The stand-alone GPS market has been shrinking for the last couple of years, and that trend is likely to accelerate into the future. More phones and PDAs provide basic GPS functionality, and fewer consumers see the need for yet another $100 to $400 device. That’s making the marketplace far more competitive, which is great for consumers who want a good GPS system for a reasonable price.
This battle has two main players – Garmin and TomTom – and three key features. There’s a great article here comparing the features of the two systems. Here’s a look at how the market breaks down and what today’s competition will mean for tomorrow’s consumers.
1. Automotive Applications
GPS is perhaps most valuable in the car, and this is where the stand-alone GPS systems really found their niche. Among those who spend a lot of time in their car – and especially those who have to navigate to unfamiliar addresses frequently – having a GPS system was as important as having car cleaning supplies, a spare tire, and a personalized coffee mug. As a result, more car manufacturers have been building GPS into their rides, cutting deep into the stand-alone market. Garmin still has the edge over TomTom here, due largely to a more readable interface.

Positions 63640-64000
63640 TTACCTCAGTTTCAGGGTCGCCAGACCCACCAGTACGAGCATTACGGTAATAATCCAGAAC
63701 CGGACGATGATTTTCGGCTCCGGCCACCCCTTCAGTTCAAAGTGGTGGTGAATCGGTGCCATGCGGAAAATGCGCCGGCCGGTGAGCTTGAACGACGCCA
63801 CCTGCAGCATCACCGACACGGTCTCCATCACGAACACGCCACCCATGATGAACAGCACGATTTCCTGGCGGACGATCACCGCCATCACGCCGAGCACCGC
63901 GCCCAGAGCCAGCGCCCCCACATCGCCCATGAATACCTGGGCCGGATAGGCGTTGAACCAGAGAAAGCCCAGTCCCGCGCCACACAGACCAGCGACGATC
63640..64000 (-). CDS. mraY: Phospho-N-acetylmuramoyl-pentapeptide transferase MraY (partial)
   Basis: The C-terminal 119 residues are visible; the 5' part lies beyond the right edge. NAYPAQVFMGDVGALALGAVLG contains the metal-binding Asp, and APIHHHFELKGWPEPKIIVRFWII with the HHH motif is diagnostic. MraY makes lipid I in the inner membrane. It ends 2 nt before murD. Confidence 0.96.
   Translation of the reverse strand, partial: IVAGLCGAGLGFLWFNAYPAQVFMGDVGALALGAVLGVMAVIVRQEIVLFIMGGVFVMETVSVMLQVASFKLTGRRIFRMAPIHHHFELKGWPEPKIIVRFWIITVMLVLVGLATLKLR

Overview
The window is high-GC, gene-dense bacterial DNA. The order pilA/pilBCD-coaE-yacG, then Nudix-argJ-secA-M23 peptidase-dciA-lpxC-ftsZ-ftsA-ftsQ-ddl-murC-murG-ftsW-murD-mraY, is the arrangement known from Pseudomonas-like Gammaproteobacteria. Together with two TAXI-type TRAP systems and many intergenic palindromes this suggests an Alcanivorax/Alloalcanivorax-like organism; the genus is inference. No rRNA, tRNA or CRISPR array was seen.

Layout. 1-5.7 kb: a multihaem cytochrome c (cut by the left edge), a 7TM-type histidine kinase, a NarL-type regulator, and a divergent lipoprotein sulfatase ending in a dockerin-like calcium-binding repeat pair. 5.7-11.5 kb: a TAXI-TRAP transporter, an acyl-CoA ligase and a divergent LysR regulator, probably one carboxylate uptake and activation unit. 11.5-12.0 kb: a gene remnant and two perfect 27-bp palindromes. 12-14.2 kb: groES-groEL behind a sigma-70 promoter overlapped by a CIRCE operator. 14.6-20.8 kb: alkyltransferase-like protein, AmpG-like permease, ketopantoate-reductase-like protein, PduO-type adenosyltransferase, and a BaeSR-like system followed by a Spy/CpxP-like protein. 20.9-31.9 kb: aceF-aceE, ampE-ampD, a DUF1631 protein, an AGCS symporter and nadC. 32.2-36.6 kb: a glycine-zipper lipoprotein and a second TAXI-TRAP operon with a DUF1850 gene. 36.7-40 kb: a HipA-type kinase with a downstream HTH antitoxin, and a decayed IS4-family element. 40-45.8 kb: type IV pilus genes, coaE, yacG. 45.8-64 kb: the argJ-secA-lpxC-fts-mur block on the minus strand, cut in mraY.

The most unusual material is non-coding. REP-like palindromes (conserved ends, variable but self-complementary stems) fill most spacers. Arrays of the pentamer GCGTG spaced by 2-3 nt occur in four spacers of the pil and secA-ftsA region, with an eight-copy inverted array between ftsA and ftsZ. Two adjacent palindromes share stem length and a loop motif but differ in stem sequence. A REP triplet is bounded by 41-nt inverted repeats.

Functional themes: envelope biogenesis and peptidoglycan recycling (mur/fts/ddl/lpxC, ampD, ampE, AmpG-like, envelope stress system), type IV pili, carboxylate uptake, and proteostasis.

2. Competition from Phones
Although GPS radios in phones suck battery juice like vampires in a blood bank, GPS apps on phones are becoming increasingly prevalent and popular. As their phones do the job better and better, consumers are becoming less willing to shell out a couple hundred dollars for another device. In response, GPS makers have been rushing to build phone apps, hoping to salvage at least some revenue from that migration. Here, TomTom is far and away the leader, probably because Garmin came to the iOS game disastrously late.
3. New Markets
As old markets for stand-alone GPS systems are drying up, new markets are proving viable, and that will change the business model of both companies heading into the future. Small devices with GPS functionality are becoming increasingly popular among fitness buffs (e.g., GPS watches for runners), and with the athletics industry enjoying robust growth it is a great place for GPS makers to invest their resources. Garmin and TomTom are both relatively new to this market; both are gaining traction, but neither has established a clear advantage.
To survive in the automotive marketplace, both companies should go after automotive contracts, using their brand strength to ink deals to provide components for built-in GPS systems. Competition for phone apps will continue and intensify, and in two or three years most consumers will probably get their normal GPS functionality from a Garmin or TomTom app on their phone. The most intense competition will likely be for exercise-related products. This is the hottest market for stand-alone GPS, and it’s also an industry that’s likely to grow, as awareness of the importance of nutrition and exercise drives more and more people toward exercise.
If you’re looking for a stand-alone GPS unit today, both Garmin and TomTom have great products. Consumer Reports provides a helpful buying guide, but the decision will really come down to which interface feels more comfortable to you.